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26 October 2017

Unploughed land causing poor nutrition in Eastern Cape

Many rural South Africans are no longer farming their fields and growing vegetables all year round.

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Land in the Eastern Cape, once ploughed by villagers and the source of fresh produce, is now used either just for grazing purposes or is going unused altogether.

Residents of these areas, who once lived off their land – following a healthy diet complete with a good amount of fresh vegetables and produce – are now becoming increasingly unhealthy as their diets are no longer balanced.

Land used only for grazing

Research conducted among a group of residents in Flagstaff and Lusikisiki town in the Eastern Cape showed that people no longer farm their fields and work at growing vegetables all year round.

Ndabisukile Zinto (57) at Holy Cross location in Lusikisiki says he owns a garden where he plants vegetables. However what he produces does not sustain his family for the entire year, and so he has stopped ploughing his 2 hectares – the amount of land allocated to every resident by the local chief.

“Each resident is allocated land wide enough to build a house with a garden and a field with land to be used for ploughing. However nowadays we do not make use of the field allocated for ploughing and the land is being used only for grazing. People have become lazy and our children now attend schools so no one seems interested to use the fields for ploughing. This has resulted to us eating all these oily foods that make us sick. I am now living with diabetes,” Zinto said.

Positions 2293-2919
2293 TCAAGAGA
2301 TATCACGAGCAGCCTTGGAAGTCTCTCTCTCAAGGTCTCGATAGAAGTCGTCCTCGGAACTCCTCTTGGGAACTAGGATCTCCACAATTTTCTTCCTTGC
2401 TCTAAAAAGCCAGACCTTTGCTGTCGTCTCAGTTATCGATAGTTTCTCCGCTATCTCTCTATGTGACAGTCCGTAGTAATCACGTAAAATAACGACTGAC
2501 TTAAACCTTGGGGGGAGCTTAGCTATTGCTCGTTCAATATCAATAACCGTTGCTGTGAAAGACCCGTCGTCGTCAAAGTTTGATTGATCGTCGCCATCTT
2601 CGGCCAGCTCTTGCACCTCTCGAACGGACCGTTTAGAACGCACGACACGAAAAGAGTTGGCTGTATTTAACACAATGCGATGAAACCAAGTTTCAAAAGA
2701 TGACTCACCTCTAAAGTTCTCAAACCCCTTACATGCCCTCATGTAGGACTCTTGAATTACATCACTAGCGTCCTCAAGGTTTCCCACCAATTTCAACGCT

His wife Nomvuselelo Zinto (50) agrees that when the vegetables from their garden are finished, they resort to buying them in town. But often the produce in town is too expensive because it is brought in from other areas, and the added transportation costs make them unaffordable.

Unhealthy lifestyle

“My monthly groceries include 20kg of mealie meal, 10kg of rice, and a bag of potatoes, 5 litres cooking oil, 12.5kg flour, soup, cabbage and variety of meat. I always ensure that there is enough meat because my husband loves it. The drivers charge us a lot of money for our groceries,” Nomvuselelo said.

Lindile Ndayi, Non Communicable Diseases Manager at the Qawukeni Local Clinic, says their data collection is informed by the District Health Information system programme which works on specific patient health conditions.

“Obesity is a result of an unhealthy lifestyle leading to chronic conditions. We do not have specific statistics for obese patients because it is a lifestyle disease of people who don’t get proper exercise and fail to eat a balanced diet, leading to other health problems. If a person fails to maintain a healthy lifestyle, it can result in conditions such as heart disease, diabetes, cardiovascular disease, asthma, chronic pulmonary disease, strokes and many other conditions,” she said.

“The advice that we give to our patients is to eat balanced diet. What I have noticed, people in our communities eat lot of starch, braai meat and almost no vegetables.  They have stopped ploughing their fields to get fresh produce,” Lindile Ndayi said. – Health-e News.

 Image credit: iStock

 
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